REVIEW DATE: 23 May 2007
Renault's Clio is still one of the strongest superminis out there. Andy Enright reports on the Clio III
Sometimes we all have to bite the bullet. Renault realised that if it was to compete as a global player, it needed to invest in new factories, new cars and new staff. One of the first fruits of this huge spending spree was the Clio III. Put baldly, Renault just could not afford for this car to fall flat on its face but looking at the vehicle, there was never much danger of that.
The figures are nothing short of stunning. Renault invested nearly a billion Euros in research, development and tooling new factory facilities to produce the Clio III. Built in Turkey and France, the Clio III is part of a root and branch reappraisal of Renault's small car philosophy that began with the Modus and was completed with the latest Twingo citycar. What's even more staggering is that this billion Euros didn't even buy a new car platform, the Clio running on the shared Renault-Nissan Alliance developed B-platform.
This latest, facelifted Clio is comfortably bigger than the old Clio II. Renault have now been able to take a leaf out of General Motors' book and allow the utility models (like the Modus) to concentrate on family duties, freeing the Clio up - as Vauxhall has done with its Astra - to be a bit sassier than before. Therefore, the lines are sharper and sleeker than the rather bulbous previous two generations and there's greater production emphasis on the sportier three-door model, a car which is expected to account for over 75 per cent of UK sales.
That's not to say that the Clio II is dead and buried. Budget-priced 'Campus' models are still offered for sale as entry-level Clio versions. Renault dealers will either have to work very hard with the pricing on these variants or segregate their showrooms because once buyers clap eyes on the Clio III, the old car tends to look very old indeed. At 3.99m long, the Clio III is a full 174mm longer than its predecessor and despite those elegant lines, 45mm of extra height has been slyly grafted in. The result is a car that's a far more spacious proposition without appearing frumpy or gawky. Peugeot tried this and failed with the 307 and SEAT only just managed it with the Leon but Renault have worked the compromise between space and styling better than both.
"Renault has invested a lot of money in this car. It's easy to see where a lot of those Euros have been spent"
What's rather surprising is that initial designs of the Clio III resembling a shrunken Megane were not carried through. The Clio is instead a far more conservative design than its bustle-backed big brother, the five-door car in particular looking remarkably conventional for Renault, a company that prides itself on design innovation. Nevertheless, it's still an undoubted good looker with broad shoulders that frame the rear light clusters and a more sculpted appearance at the front end.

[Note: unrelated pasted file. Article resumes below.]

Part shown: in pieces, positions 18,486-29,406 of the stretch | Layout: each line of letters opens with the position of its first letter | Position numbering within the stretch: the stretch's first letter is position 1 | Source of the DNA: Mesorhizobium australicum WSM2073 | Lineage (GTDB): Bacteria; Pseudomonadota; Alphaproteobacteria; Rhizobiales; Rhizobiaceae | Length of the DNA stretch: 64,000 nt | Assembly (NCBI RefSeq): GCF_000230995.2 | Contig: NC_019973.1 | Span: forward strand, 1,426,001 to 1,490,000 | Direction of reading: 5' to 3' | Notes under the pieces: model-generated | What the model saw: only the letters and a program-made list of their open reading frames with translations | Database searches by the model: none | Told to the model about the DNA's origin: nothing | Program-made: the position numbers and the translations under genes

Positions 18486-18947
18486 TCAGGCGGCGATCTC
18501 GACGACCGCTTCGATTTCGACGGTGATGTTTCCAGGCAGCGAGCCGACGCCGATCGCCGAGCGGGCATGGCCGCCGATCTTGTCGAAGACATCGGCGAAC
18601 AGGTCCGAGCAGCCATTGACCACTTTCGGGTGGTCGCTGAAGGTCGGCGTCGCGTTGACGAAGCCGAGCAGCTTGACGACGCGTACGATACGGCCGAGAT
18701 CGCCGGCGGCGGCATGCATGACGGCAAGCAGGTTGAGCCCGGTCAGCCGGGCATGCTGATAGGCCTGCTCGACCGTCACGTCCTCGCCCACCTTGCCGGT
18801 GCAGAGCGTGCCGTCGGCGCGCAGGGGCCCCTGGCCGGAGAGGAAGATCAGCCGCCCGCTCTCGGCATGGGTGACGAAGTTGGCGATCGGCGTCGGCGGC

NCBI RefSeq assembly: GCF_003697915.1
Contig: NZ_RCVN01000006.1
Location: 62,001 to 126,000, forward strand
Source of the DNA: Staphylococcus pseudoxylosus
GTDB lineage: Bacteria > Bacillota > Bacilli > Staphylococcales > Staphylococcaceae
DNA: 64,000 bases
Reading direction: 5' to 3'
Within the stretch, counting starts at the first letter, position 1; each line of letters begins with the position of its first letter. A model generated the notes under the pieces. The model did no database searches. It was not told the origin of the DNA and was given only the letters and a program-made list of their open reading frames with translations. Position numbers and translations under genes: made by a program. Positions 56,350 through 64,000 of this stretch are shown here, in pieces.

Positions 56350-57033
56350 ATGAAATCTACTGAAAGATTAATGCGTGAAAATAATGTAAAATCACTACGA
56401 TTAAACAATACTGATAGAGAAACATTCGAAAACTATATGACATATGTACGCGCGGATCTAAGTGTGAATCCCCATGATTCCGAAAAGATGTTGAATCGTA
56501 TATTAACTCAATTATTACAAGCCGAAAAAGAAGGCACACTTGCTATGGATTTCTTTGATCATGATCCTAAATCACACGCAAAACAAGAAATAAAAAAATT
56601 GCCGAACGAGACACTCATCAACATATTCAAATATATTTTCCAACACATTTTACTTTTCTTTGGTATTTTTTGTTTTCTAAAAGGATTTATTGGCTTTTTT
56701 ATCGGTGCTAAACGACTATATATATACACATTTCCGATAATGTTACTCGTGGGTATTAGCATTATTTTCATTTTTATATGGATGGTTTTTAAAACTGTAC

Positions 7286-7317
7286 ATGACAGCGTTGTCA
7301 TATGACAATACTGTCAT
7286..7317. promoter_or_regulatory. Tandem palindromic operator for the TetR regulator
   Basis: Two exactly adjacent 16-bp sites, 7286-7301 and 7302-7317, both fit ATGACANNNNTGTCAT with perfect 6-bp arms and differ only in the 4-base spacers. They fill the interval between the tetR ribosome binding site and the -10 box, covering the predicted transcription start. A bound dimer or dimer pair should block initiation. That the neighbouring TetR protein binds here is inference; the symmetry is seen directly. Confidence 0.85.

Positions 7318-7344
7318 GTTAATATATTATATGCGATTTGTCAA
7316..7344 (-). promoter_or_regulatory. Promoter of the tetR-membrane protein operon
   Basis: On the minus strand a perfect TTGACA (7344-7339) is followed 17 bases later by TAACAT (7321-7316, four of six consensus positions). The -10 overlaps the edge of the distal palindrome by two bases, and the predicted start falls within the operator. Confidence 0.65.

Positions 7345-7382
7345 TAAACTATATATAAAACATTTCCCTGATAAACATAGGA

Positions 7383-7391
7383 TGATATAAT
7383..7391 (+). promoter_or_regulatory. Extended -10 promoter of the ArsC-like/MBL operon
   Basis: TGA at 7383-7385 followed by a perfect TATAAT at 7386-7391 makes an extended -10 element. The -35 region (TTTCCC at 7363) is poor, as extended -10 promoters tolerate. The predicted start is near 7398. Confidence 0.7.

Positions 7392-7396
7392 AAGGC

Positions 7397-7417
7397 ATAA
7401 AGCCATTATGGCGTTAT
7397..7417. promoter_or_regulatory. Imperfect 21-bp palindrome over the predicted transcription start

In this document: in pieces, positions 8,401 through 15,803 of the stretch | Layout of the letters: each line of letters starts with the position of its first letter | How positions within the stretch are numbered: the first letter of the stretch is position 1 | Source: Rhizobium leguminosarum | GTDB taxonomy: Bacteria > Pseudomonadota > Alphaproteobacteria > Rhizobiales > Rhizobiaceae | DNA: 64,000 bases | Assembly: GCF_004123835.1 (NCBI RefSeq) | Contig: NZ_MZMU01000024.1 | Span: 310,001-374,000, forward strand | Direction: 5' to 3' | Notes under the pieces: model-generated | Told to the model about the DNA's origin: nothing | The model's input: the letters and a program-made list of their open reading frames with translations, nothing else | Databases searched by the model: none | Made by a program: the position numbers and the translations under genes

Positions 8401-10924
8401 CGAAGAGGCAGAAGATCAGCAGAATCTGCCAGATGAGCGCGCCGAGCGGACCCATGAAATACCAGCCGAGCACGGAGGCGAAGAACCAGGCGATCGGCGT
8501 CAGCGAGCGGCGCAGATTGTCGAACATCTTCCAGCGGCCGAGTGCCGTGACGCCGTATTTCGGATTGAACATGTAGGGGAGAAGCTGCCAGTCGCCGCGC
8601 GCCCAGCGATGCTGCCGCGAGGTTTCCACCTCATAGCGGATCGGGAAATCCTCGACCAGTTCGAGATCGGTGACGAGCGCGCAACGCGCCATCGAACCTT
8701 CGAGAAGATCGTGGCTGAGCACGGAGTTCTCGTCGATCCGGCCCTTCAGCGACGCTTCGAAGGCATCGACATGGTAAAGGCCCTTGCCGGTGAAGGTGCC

The Clio III is offered with a wide array of petrol and Euro IV compliant common-rail diesel engines. The petrol engine range comprises a 75bhp 1.2-litre, a 101bhp turbocharged 1.2-litre TCE unit, a punchy 111bhp 1.6 VVT unit, a hefty138bhp 2.0-litre unit and a knockout 2.0-litre 197bhp offering, while the 1.5-litre dCi diesel engine comes in a choice of two power outputs: 86bhp and 106bhp. The list of available transmission options for Clio III is the same as for Modus and includes a six speed manual on the most powerful dCi 106. For the first time, a robotised "quick-shift" gearbox commanded by paddles located behind the steering wheel is also available.
Prices start at under £10,000 and the trim level range is split between the sporty 3-door and the practical 5-door cars although buyers can also get a Sport Tourer estate. The 3-door line-up runs from Extreme to Rip Curl, Dynamique and Dynamique S while the 5-door model is offered in Expression, Rip Curl, Dynamique, Dynamique S or Initiale form. All models get power steering, a trip computer, body-coloured bumpers and side mouldings, remote central locking and a height adjustable steering wheel.
One of the biggest factors in many supermini buying decisions is safety and the Clio II set quite a benchmark. The Clio III has excellent neutral weight distribution and some serious brakes to prevent an accident happening in the first instance. It is delivered as standard with Generation 8 Bosch ABS plus electronic brake force distribution (EBD) and emergency brake assist (EBA). Other options insclude electronic stability programme (ESP) incorporating ASR traction control, understeer control and MSR engine torque overrun regulation.
Along with the Modus, the Clio III is the first car in its segment to offer additional beam cornering headlamps, while double distance xenon headlamps are also available for enhanced night visibility. The Clio III's structure includes a number of programmed deformation zones and has been designed to function with Renault's third-generation System for Restraint and Protection. This includes up to eight airbags, incorporating two adaptive front airbags complete with load limiter and double pretensioners for the front seats. If you must crash, at least have the foresight to do it in a Clio III.
Is it enough to better the Honda Jazz or Ford Fiesta? Renault have a billion Euros riding on the fact that it is.
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